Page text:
Finding someone to help manage your money so you can meet your life goals can feel like a leap of faith. But there is a good way to weed out the trustworthy advisors from those who are more interested in their money than yours.
In its Ask the Expert series, Cashay reporters connect with experts on intimidating personal finance topics dealing with life's milestones, common money mistakes, and more.
Janna Herron talked with Charles Failla, a certified financial planner and principal of Sovereign Financial Group LLC. He's a New York-based advisor who specializes in all aspects of a person's financial life: goals, investments, taxes, liabilities, and, estate / legacy planning. Here’s his advice on the most important question to ask a potential financial advisor.
What is a fiduciary?
So a fiduciary is someone who has to do what's in your best interest. Simple as that, right? So if you think about it, if someone is not a fiduciary, then that means they don't necessarily have to do what's in your best interest. So my question would be why in the world would you entrust your life savings to someone who is not obliged to do what's in your best interest? So I think it's a very important concept.
Are all financial advisors fiduciaries?
It's amazing to me that there are people out there that are licensed to give "financial advice," although they're technically not, they're really selling things. And that really is in large part the difference. So there are people out there that are holding themselves out as "financial advisors," but they're not working as fiduciaries. They're working in large part as salespeople. They do have to sell something that's suitable and that's an important distinction — the difference between a fiduciary standard and a suitability [standard]. The fiduciary standard, I think is the gold standard, having to do what's in your best interest, that's all you need to say.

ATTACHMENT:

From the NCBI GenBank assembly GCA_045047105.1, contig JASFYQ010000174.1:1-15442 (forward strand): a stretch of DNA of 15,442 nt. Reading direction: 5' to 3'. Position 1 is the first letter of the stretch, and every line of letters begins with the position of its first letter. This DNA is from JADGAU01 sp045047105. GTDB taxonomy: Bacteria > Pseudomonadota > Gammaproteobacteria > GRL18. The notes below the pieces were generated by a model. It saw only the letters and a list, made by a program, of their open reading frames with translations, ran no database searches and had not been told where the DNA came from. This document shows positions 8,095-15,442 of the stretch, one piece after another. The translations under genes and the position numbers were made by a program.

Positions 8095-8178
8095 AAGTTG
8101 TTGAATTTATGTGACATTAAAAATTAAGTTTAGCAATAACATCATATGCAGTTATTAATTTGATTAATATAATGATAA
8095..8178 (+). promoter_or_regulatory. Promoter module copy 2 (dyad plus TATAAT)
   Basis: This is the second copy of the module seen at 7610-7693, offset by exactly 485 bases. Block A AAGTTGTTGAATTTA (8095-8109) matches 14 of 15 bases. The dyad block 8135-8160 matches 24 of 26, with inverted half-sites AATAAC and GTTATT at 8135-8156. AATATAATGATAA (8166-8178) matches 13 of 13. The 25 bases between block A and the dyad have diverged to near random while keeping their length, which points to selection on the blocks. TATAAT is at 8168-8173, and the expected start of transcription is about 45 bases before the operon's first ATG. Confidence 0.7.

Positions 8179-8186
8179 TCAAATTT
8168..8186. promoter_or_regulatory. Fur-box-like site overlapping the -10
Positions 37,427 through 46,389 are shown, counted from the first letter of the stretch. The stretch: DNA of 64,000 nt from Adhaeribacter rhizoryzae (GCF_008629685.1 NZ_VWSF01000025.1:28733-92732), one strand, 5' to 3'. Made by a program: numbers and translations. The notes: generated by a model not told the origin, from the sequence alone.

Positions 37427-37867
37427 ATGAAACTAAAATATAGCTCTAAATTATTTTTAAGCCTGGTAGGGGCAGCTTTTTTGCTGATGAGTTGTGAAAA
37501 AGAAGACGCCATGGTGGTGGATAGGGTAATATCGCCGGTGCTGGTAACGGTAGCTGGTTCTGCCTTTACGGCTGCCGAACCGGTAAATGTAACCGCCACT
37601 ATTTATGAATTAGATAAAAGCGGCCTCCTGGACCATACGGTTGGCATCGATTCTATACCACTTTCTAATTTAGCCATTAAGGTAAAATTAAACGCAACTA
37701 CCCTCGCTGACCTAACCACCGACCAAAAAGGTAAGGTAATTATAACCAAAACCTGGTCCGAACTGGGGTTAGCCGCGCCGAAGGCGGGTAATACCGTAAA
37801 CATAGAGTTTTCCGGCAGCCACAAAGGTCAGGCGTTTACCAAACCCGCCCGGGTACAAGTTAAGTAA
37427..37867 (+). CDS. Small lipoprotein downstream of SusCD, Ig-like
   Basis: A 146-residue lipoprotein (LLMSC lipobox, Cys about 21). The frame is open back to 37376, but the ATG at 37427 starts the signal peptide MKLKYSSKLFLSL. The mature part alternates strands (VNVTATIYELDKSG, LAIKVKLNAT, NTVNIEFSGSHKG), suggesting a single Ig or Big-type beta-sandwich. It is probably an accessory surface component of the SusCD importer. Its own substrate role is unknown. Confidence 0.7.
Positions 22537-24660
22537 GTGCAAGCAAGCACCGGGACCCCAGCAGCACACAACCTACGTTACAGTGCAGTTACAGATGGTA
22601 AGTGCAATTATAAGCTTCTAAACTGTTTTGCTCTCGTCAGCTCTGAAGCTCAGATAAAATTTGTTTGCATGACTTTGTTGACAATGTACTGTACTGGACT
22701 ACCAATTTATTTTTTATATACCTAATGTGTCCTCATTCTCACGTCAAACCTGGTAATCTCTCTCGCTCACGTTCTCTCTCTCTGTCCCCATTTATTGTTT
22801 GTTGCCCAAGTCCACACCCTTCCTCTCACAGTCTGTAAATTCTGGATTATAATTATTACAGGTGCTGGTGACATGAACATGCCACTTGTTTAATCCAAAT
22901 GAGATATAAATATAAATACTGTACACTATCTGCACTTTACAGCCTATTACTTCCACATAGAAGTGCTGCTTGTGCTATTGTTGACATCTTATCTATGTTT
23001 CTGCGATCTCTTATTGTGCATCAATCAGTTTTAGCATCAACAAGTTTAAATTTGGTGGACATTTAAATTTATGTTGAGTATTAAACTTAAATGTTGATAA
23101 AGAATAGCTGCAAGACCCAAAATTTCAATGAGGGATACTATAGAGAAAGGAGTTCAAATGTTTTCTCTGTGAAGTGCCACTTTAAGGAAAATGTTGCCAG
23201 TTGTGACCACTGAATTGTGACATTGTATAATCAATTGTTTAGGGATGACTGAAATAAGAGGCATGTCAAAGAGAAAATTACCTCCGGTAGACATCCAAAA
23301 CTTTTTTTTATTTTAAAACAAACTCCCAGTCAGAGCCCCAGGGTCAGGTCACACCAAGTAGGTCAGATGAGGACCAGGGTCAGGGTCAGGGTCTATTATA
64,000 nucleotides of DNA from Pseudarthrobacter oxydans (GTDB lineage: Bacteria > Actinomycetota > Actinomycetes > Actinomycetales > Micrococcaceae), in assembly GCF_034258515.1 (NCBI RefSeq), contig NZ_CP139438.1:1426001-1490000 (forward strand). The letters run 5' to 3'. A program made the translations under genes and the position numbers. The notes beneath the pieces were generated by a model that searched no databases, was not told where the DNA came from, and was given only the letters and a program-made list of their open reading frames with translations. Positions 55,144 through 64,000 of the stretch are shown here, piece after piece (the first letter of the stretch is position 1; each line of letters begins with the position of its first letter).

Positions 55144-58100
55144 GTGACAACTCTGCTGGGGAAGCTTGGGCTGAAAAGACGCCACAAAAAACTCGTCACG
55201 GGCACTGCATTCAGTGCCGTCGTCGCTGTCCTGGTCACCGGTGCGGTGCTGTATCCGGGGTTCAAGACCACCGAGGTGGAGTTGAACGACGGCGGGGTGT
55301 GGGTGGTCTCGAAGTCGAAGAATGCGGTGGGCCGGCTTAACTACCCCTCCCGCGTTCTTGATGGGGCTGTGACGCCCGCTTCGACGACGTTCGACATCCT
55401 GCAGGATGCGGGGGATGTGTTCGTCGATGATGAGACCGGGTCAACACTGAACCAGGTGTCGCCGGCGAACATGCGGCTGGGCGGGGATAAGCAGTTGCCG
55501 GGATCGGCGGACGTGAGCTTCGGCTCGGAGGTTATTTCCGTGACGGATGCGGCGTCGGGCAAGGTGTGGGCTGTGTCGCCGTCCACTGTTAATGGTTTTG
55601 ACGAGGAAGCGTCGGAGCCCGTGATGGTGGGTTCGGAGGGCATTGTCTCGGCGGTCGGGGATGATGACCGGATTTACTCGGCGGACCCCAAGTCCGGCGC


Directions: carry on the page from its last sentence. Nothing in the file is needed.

The suitability standard really starts getting, in my opinion, more convoluted. What is suitable? It's a broad definition and it's just a lot easier to just commit to doing what is best for the client, which is the fiduciary standard. So, not everyone that is a financial advisor is a fiduciary. It's important to ask and I would go so far as to recommend people to get that in writing.
How do I know if I'm working with someone who's a fiduciary?
Very simple. Number one ask: Are you a fiduciary? People sometimes I think might be shy to ask that, but they really put it straight out there. Are you a fiduciary?
The advisor says yes, great. Then say put that in writing for me that you are going to work with me as a fiduciary. Another thing to think about is you'll always work with me as a fiduciary now, what do I mean by that? There are some situations where a financial advisor works as a fiduciary and sometimes not.
So now what does that mean? On Mondays and Wednesdays, I'm a fiduciary, but Tuesdays and Thursdays, watch out anything can go. I mean, it's insane, but that is the situation right now.
How to I get it in writing?
The [Committee for the Fiduciary Standard] has something called the fiduciary pledge that people can literally just download, print out, and have people sign. [Here's a link to the fiduciary pledge.] You definitely should.
I tell you what, if they don't sign that, you're done. Just find someone else that will. It's that simple. And then you can start asking things like the more subjective parts of it: how experienced are you, checking references and all this other stuff. But I think the fiduciary question is the easiest one. It's binary. Yes, I am. No, I'm not. And then have them sign this pledge. That's all they need to do.
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